I feel that this was probably an obvious story to anyone who's read my other DIR work, considering my established interest in the White Rider and the way she balances her two lives/selves, but we love what we love and there's not much use pretending otherwise.
And now I'm just going to blather about the DIR sequence in general, because I have been sitting on these random observations for over a week now!
When I decided to refresh my familiarity with the series, it turned out to be cheaper to buy a complete box set than to simply fill in the missing books in my collection. This is weird and silly! Also, in theory I should only have needed to buy TWO missing books, but my copy of The Dark Is Rising
was eaten by book gremlins lo these dozen years ago and I kept forgetting to replace it, so in practice I had three titles to purchase. I never actually owned Over Sea, Under Stone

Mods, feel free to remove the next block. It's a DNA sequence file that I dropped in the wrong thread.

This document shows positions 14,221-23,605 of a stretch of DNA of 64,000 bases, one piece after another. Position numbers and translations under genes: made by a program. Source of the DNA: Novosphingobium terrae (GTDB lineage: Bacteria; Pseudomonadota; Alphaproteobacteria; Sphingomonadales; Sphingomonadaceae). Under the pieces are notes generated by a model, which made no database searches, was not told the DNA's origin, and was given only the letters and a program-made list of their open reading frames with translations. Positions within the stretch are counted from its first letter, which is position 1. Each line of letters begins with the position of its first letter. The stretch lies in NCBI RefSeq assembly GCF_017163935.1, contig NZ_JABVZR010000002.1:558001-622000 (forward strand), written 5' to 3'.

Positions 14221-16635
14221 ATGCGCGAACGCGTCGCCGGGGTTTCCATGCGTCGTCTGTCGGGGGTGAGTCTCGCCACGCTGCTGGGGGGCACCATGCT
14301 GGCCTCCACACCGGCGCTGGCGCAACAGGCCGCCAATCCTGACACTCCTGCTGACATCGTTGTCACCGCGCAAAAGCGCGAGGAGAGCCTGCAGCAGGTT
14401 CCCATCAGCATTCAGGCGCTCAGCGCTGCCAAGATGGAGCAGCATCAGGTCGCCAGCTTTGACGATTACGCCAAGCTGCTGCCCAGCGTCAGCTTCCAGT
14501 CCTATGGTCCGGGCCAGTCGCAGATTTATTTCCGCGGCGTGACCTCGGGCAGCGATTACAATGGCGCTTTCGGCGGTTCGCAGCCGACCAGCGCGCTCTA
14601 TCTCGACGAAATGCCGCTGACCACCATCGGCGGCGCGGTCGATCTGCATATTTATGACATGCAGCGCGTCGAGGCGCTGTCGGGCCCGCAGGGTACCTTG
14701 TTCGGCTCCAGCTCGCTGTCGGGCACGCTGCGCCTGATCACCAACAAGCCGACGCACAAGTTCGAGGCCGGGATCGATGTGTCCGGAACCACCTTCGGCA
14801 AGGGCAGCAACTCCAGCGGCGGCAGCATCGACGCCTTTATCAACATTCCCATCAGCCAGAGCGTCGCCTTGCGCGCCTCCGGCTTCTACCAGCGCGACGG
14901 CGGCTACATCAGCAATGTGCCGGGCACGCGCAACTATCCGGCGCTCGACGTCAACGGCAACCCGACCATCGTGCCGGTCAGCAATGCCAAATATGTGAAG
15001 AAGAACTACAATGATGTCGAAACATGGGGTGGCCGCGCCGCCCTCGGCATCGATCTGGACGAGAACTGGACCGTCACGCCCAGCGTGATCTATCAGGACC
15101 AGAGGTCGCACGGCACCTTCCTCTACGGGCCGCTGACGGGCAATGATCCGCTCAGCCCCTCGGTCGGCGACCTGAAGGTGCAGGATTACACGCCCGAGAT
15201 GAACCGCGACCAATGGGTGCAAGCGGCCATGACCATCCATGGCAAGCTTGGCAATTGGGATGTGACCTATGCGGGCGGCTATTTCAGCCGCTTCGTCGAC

until now. The first omission never bothered me, but I do dearly love Greenwitch
and am glad to have had an excuse to fill that hole in my personal library.
On another side note, reading all five books in fairly rapid succession makes their time discrepancies screamingly obvious
. In-universe, the sequence plays out over a period of not quite two years: the Drews find the grail in late summer of Year One, Will joins the Signs over the Christmas season that links Year One and Year Two, Jane gets the translation key from the Greenwitch around Easter of Year Two, Will and Bran claim and use the harp around Halloween of Year Two, and the final battle happens shortly after summer solstice in Year Three. Which is all well and good.